Kelvin has over seven years’ experience working with the marginalized community and specifically those living with HIV or disabled. Currently, he is the regional field officer for Champions For Life which works with adolescents and youth living with HIV Aids. His focus is on training and leading teams into South and East Africa. He also volunteers at Endless Possibilities where he runs the media department and programs for the disabled in tertiary institutions. Kelvin holds a diploma in Information Technology from McMaine School of Computing, following his passion for using technology to tell the stories of people in the spheres he is already involved in. Upon completing the Fellowship he plans to continue his work in the nations he is in and to empower them to tell their stories to inspire Africa and the world.
Mark is a social entrepreneur currently working on harnessing the potentials of non-timber forest products and has over eight years' experience in natural resource management in Northern Ghana. He is currently working as the center programs coordinator at the Community Self-Reliance Centre, a local NGO in Ghana. Mark graduated from the Kwame Nkrumah University of Science and Technology, in Kumasi Ghana, with a combined major in Economics and English. He has also participated in various professional training programs including the Market Analysis and Development Methodology), Social Accountability Tools for the Africa region (World Bank Institute), and Facilitating Change and Citizen Engagement (World Bank Institute). Upon completion of the Mandela Washington Fellowship, Mark will use the experience gained to start Savannah Innovations Ghana, a social business focused on harnessing the potentials of non-timber forest products in Northern Ghana.
Collins has four years' experience in community development and is co-founder and director of Hifadhi Africa Organization (HAO), a Kenyan NGO that promotes access to education, health care, water, and youth mentorship among pastoral communities and slums. Neither his siblings or parents went to school, but determination saw Collins through a journey to creating sustainable equal opportunities for the underprivileged. Through HAO, he's installed offline e-learning systems in pastoral schools with no internet access or electricity and few textbooks, using low-cost solar-powered Raspberry Pi computers to create hotspots that provide world-class K-12 content, Khan Academy, KA Lite, health and medicine books, interactive videos and other learning tutorials. Collins holds a Bachelor of Science degree in International Business Administration (Finance and Management) from the United States International University in Nairobi, and on completion of the Fellowship, he hopes to change perspectives about ethnic minorities and pastoral children through education.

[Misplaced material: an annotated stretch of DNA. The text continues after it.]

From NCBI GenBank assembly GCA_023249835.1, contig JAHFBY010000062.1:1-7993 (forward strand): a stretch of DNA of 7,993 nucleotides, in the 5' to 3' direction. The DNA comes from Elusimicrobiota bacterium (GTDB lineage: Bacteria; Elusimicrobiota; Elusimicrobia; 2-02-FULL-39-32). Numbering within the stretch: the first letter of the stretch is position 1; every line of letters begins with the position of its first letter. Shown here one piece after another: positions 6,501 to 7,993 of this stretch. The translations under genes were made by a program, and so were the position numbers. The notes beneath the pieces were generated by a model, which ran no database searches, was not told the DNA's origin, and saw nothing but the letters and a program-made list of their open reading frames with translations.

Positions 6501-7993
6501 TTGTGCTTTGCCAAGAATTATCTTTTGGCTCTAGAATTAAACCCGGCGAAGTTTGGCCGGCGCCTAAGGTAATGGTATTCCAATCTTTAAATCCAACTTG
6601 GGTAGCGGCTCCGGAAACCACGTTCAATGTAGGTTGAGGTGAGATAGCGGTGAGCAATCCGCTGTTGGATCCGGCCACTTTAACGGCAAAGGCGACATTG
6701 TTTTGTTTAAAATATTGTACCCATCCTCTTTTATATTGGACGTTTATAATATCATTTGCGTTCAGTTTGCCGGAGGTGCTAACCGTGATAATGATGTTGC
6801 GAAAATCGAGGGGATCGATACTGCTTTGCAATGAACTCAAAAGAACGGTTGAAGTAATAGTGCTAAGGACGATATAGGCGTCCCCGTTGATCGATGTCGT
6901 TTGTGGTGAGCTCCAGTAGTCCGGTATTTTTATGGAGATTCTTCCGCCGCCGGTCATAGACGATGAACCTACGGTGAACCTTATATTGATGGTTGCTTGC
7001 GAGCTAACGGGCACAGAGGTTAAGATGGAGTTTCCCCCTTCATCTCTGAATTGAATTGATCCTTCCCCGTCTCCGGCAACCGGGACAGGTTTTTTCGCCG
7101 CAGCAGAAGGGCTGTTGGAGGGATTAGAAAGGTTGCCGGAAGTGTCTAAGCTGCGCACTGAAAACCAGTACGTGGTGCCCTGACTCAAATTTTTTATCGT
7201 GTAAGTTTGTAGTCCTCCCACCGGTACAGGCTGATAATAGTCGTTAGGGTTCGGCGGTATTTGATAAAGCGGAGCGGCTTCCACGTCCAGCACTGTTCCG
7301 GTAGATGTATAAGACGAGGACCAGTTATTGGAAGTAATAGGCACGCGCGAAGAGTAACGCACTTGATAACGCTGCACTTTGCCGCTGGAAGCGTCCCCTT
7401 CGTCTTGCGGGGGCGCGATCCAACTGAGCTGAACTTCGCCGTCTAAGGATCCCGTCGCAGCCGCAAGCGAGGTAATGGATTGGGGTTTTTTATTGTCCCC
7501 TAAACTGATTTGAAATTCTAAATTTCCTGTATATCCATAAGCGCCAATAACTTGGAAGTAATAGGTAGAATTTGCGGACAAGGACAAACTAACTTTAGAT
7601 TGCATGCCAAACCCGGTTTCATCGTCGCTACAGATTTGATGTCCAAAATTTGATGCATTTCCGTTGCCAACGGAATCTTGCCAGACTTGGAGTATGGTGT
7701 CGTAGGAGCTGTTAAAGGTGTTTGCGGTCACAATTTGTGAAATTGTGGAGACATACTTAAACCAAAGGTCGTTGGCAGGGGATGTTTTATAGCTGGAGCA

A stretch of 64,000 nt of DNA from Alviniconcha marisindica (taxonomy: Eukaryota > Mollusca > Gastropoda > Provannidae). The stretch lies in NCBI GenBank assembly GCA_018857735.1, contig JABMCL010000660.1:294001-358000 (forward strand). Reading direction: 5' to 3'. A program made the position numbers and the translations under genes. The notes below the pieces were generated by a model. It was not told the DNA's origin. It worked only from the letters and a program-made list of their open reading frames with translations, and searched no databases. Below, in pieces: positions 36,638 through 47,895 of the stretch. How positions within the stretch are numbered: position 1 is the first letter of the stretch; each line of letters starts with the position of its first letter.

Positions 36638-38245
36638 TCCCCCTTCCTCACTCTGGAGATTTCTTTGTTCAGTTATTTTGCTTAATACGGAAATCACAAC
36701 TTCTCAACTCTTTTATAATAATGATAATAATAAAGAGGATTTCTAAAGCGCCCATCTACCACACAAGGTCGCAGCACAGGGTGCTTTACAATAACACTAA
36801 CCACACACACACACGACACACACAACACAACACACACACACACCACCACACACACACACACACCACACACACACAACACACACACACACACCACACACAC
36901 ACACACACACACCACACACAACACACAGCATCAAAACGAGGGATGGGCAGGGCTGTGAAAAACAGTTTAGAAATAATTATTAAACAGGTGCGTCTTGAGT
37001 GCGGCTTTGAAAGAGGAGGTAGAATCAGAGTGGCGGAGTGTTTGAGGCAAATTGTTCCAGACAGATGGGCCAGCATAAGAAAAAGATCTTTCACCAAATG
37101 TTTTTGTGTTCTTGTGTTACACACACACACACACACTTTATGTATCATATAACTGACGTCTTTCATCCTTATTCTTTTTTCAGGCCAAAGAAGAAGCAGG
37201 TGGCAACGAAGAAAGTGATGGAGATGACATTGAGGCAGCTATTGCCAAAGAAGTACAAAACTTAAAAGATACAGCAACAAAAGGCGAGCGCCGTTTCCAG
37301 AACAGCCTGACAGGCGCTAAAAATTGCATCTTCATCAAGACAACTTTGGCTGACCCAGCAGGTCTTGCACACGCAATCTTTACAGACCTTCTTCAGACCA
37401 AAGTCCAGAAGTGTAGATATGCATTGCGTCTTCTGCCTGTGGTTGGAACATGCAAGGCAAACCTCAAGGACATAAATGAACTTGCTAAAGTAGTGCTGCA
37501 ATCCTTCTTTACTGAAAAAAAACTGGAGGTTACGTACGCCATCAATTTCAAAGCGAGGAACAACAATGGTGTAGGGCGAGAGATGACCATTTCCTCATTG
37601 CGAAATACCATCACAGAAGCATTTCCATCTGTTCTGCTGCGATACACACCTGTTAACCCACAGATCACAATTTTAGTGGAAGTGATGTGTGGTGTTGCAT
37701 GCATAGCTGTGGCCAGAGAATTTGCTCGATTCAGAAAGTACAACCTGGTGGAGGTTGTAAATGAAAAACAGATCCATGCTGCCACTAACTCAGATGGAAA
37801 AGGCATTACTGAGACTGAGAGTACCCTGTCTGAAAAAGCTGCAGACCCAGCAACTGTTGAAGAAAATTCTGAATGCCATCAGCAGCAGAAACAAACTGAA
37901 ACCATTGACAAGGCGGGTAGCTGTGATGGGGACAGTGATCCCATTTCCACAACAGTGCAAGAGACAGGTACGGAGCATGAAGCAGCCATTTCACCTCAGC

Nelly Shella Yonga
Nelly is a passionate youth worker and community development agent with five years' experience working with civil society in the areas of youth and women empowerment, renewable energy, community mobilization, micro-finance, and sustainable agriculture. She currently acts as coordinator of the Rural Women Development Centre Cameroon, where she sees to the day-to-day running of its activities to promote women and youth empowerment, community development and sustainable agricultural management. She holds a BSc in Banking and Finance and is particularly interested in entrepreneurship and the important role it plays in advancing the status of women and the youth. Upon her return from the Mandela Washington Fellowship, she plans to use the knowledge and skills acquired to serve her community by supporting the socio-economic growth of women and young people in Cameroon.
Rose has over four years’ progressive experience working in grass-roots mobilization, enterprise development, empowerment, and capacity building for smallholder coffee farmers in Uganda. She represents the youth at a farmers federation where she advocates for youth involvement in agriculture to combat unemployment. Rose Sylvia currently works as the membership and advocacy officer at the National Union of Coffee Agribusinesses and Farm Enterprises (NUCAFE) where she coordinates lobby and advocacy activities, evaluates coffee related policies, and conducts advocacy with the government to ensure it offers an enabling environment for the coffee farming business. She holds a Bachelor’s degree in Population Studies from Makerere University and upon completion of the Mandela Washington Fellowship, plans to continue raising awareness about the national coffee policy, to eventually lobby for the enactment of the coffee law, as well as facilitating the farmer field schools to increase practical knowledge regarding the coffee farming business.